It was also unclear whether the state and its public sector contractors would take on the task or the degree to which it would enlist private sector help. The private sector has already begun edging into the traditional low-margin segment. Some major developers will likely to focus on the sector, especially those who have targeted lower- to mid-price-point customers in the past. Orascom Housing Communities is in the midst of construction at Haram City, a multi-phase development in Sixth of October City. Units of about 63 sq metres there sell for about LE100,000 ($16,737), which at a per-square-metre price of about LE1700 ($285) is considered at the high end of the low-income bracket.
The project is profitable in part because the company bought the land at below-market rates from the government in exchange for a pledge to build low-cost houses. “Opportunities in Egypt are still highly abundant, particularly in affordable housing,’’ Mohamed Abdel Monem, the president and CEO of Engineering Consultants Group, told OBG. “Large swathes of units can be sold in a matter of hours by reliable and accountable firms, such as the Development and Housing Bank, without any marketing.”
MORTGAGES: In the middle-income segment, at least 95% of homes are bought without mortgages – there was a total of LE4.5bn ($753.17m) in mortgage lending in 2011, according to a World Bank study. That indicates progress: five years ago, in 2006, the total value of mortgages underwritten was around LE300m ($50.21m).
The average maturity date has expanded over that same period of time from seven years to 12. Government efforts to boost the mortgage market in Egypt have included subsidy programmes and loan backing schemes such as those of the Egyptian Mortgage Refinance Corporation, a state-created liquidity provider that gives mortgage providers financing options to support risk management strategies.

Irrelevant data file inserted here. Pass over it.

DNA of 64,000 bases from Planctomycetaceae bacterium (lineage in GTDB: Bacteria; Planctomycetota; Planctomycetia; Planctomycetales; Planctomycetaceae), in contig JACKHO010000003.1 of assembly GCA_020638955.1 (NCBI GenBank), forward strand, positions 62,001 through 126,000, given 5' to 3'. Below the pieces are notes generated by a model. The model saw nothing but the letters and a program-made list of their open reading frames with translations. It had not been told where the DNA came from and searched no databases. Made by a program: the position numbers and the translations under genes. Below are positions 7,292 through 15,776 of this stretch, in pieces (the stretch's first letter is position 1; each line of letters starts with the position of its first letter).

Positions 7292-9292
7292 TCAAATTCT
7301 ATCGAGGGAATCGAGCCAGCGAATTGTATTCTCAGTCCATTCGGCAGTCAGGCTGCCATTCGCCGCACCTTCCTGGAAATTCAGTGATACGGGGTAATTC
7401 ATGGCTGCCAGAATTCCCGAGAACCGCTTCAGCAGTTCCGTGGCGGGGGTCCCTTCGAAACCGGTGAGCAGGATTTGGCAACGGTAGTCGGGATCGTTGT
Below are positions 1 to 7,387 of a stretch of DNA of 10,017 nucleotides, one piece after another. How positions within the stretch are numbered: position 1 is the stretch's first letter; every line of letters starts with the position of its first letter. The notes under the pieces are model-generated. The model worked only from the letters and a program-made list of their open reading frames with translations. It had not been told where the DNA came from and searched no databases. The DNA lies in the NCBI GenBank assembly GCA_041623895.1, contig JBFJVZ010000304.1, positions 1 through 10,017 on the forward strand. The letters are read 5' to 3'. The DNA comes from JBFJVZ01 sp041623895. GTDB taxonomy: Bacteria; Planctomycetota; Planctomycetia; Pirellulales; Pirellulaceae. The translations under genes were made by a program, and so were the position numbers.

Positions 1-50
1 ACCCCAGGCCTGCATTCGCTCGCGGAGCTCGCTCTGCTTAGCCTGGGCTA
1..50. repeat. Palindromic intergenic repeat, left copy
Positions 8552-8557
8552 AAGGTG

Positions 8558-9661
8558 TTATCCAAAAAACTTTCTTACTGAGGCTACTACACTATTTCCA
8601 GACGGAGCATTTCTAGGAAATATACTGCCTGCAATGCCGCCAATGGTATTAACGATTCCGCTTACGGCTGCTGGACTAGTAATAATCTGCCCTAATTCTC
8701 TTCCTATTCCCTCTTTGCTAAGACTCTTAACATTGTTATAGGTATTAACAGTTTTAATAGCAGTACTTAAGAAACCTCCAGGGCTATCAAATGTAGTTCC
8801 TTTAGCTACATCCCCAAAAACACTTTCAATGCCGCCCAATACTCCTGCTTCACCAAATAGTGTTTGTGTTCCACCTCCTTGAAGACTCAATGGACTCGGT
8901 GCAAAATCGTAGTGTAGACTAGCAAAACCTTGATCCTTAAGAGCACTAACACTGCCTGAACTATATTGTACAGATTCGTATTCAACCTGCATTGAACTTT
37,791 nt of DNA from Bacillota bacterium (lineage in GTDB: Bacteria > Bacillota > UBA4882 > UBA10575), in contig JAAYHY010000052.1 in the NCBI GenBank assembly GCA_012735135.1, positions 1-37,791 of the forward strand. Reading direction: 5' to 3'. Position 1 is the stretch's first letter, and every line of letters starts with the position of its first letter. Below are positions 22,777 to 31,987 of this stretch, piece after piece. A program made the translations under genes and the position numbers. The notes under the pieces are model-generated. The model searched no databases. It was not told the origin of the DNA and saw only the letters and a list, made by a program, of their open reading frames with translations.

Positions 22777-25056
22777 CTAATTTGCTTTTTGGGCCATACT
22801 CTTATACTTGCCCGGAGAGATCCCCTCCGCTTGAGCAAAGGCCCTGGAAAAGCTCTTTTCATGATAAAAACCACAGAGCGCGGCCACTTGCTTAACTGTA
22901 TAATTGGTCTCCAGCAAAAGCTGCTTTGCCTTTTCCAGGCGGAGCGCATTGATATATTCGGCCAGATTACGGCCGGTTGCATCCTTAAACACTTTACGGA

Further legal certainty on the ability to foreclose on mortgages in default in a timely manner would increase banks’ willingness to sell mortgages, said Ahmed Sabbour, the managing director of Al Ahly for Real Estate and Development, one of the country’s main developers. Regardless of legal issues, banks in Egypt are typically loathe to extend credit – loan-to-deposit ratios have been at or around 50% both before and after the revolution.
Until mortgages are ubiquitous, developers are typically the actors providing finance, and that has added to post-revolution risks because delinquency rates have soared. That is in some cases because of the short-term economic hit due to the revolution, but also because in the ensuing chaos some buyers simply have elected not to honour their commitments, said Sabbour, whose company has seen its collection rate slump from 97% to 45% since Mubarak’s presidency ended.
This is further complicating the shortage. “Developers have to play a finance role in Egypt, but they are using their much-needed capital on financing their clients instead of investing in new projects,’’ Al Ahly’s Sabbour told OBG.
“A legislative priority for the government is the need to beef up the mortgage law with strict penalties for defaults which will remove people from their homes. In addition, the Egyptian people need to be further educated about the value of the mortgage system… The government [also] needs to intervene to lower interest rates down from the current 14% range. This would give the much needed attention to low- and middle-income housing which Egypt desperately needs,” he added.
OUTLOOK: At the outset of the second quarter of 2012, the difficult times for developers seemed mostly in the recent past. Outstanding land sale issues appeared to have largely been resolved. The conclusion of a successful presidential election, meanwhile, looks as if it will help to provide a new sense of stability. Outside the housing segment the pace of development suffered far fewer direct impacts from the revolution.
Therefore, while the housing market is looking to have rebounded somewhat from the troubles it experienced in 2011, it seems possible developments in other areas may not have been as negatively impacted by the revolution as had been previously thought.